Since the pandemic started, people of all ages have gained weight. At the same time, the rate at which youth and young adults are seeking treatment for eating disorders, particularly anorexia nervosa and binge eating disorder, has increased.
While the reasons for these changes are complex, pandemic-related stress and weight bias — the belief that a thin body is good and healthy, while a large body is bad and unhealthy — are prominent contributors.
As researchers who study health behaviors and are also parents of young children, we often see health research and health initiatives that place a disproportionate emphasis on weight.
That’s a problem for two big reasons.
First, it draws attention away from better predictors of chronic disease and strategies to address these factors. Although a high body mass index, or BMI, is one risk factor for various chronic diseases, it is only one of many, and far from the strongest. And while moderate weight loss does reduce chronic disease risk for some people, about 80 percent of individuals who manage to lose weight regain it. The other 20 percent describe their ongoing efforts to maintain their weight loss as stressful and exhausting.
Second, disproportionate emphasis on weight reinforces weight bias. Weight bias, in turn, contributes to weight-related discrimination, like bullying and teasing, which is common among youth. Across diverse samples surveyed, 25 percent to 50 percent of children and adolescents report being teased or bullied about their body size, and these experiences are linked to disordered eating and depression, as well as poorer academic performance and health.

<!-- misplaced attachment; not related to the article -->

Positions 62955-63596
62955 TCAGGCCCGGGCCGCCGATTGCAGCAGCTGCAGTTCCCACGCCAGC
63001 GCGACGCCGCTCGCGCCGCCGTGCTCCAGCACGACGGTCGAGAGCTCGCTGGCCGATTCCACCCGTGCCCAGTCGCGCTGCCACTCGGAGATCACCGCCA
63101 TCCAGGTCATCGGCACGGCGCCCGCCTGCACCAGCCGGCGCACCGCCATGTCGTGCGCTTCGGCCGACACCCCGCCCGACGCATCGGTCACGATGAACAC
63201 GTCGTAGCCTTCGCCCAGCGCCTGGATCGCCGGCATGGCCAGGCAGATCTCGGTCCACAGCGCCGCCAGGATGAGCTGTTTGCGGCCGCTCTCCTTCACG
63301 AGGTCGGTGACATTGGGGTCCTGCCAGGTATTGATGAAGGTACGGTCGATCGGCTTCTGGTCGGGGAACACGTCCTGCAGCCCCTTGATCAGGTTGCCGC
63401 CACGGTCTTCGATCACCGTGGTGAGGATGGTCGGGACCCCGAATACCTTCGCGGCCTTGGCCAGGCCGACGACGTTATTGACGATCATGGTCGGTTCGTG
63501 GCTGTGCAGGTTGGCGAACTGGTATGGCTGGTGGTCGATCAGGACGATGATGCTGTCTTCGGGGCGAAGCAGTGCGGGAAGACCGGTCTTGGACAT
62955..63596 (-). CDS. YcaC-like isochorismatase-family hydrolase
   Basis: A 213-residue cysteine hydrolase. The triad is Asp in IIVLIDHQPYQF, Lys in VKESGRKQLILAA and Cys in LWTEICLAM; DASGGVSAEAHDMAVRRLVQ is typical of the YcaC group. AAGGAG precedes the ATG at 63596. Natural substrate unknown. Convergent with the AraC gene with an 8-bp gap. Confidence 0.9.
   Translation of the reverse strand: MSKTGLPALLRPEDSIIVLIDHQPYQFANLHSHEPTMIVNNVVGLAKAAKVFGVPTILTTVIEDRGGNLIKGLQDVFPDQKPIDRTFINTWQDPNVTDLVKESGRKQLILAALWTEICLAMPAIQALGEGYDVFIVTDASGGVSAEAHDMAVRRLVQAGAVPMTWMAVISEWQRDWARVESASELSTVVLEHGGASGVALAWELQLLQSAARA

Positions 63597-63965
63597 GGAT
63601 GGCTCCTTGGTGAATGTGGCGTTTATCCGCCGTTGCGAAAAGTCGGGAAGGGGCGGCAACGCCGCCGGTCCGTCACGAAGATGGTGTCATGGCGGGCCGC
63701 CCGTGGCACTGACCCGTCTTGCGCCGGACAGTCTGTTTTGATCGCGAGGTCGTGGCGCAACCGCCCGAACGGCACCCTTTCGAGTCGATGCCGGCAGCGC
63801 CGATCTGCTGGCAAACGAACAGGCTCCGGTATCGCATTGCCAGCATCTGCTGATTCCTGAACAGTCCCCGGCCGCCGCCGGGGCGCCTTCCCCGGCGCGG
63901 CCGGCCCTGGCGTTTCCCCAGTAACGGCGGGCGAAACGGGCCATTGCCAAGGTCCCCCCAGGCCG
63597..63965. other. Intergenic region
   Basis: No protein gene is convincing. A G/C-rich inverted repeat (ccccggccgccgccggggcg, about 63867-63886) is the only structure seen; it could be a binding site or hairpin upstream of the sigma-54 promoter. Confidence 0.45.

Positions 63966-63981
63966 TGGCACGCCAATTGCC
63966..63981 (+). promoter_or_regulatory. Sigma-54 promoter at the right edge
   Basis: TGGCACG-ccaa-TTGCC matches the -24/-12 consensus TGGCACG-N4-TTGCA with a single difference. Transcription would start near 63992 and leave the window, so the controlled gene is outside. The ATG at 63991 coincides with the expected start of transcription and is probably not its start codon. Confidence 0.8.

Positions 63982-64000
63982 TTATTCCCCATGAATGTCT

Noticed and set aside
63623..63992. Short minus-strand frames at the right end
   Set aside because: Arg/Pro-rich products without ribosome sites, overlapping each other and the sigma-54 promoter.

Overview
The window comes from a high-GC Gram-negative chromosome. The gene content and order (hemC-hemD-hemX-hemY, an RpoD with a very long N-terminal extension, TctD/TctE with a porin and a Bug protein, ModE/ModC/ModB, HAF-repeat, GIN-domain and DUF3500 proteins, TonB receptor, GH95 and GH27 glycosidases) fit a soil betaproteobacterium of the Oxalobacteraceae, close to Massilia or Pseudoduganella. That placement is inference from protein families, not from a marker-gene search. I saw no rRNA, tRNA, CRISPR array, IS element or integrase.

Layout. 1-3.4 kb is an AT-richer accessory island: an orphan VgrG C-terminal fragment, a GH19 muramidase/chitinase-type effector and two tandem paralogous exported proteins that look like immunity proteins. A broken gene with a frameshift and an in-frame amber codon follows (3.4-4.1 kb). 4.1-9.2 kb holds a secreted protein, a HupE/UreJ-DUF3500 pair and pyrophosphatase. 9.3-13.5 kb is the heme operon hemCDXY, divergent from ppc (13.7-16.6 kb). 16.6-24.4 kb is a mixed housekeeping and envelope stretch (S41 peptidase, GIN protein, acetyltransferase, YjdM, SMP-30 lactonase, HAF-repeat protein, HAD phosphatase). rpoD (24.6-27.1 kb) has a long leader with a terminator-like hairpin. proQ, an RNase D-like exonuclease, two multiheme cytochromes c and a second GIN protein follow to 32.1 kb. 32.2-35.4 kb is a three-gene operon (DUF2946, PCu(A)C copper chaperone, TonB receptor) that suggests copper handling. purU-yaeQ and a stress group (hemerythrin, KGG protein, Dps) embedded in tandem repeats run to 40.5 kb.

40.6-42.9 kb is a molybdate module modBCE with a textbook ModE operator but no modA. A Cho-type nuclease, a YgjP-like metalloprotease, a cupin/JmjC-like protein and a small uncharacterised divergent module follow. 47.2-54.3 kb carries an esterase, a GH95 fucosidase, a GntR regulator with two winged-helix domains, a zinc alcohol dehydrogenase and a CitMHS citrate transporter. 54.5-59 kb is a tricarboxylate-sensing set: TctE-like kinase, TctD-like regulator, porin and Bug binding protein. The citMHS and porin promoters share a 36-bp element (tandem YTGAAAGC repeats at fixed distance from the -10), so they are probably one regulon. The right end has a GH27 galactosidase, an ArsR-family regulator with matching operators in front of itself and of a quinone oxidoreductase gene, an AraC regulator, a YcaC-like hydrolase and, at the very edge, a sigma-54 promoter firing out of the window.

To best support the physical and emotional health of children during this pandemic, we suggest reducing the emphasis on body size. Below are some specific tips for parents, teachers and medical providers.
1. Stop using the words ‘fat,’ ‘obese’ and ‘overweight’
When asked, children and adults with larger bodies consistently indicate that these are the least preferred and most stigmatizing terms to talk about body size, while “weight” and “body mass” are the most preferred.
So, consider modeling less stigmatizing language. For example, if your teen refers to her friend as “overweight,” respond by saying, “Yes, your friend does have a larger body.” Likewise, if your doctor refers to your child as “obese,” ask them to share their “body mass index percentile” instead. Or, better yet, ask them not to talk about weight at all, which leads us to our next recommendation.
2. Focus on health behaviors
Considering that behavioral weight loss programs are ineffective for the majority of people, we recommend focusing on behaviors that are more easily changed and have stronger influences on health and well-being. Regular physical activity, for example, improves mood and lowers risk for heart disease and type 2 diabetes, even in the absence of weight loss.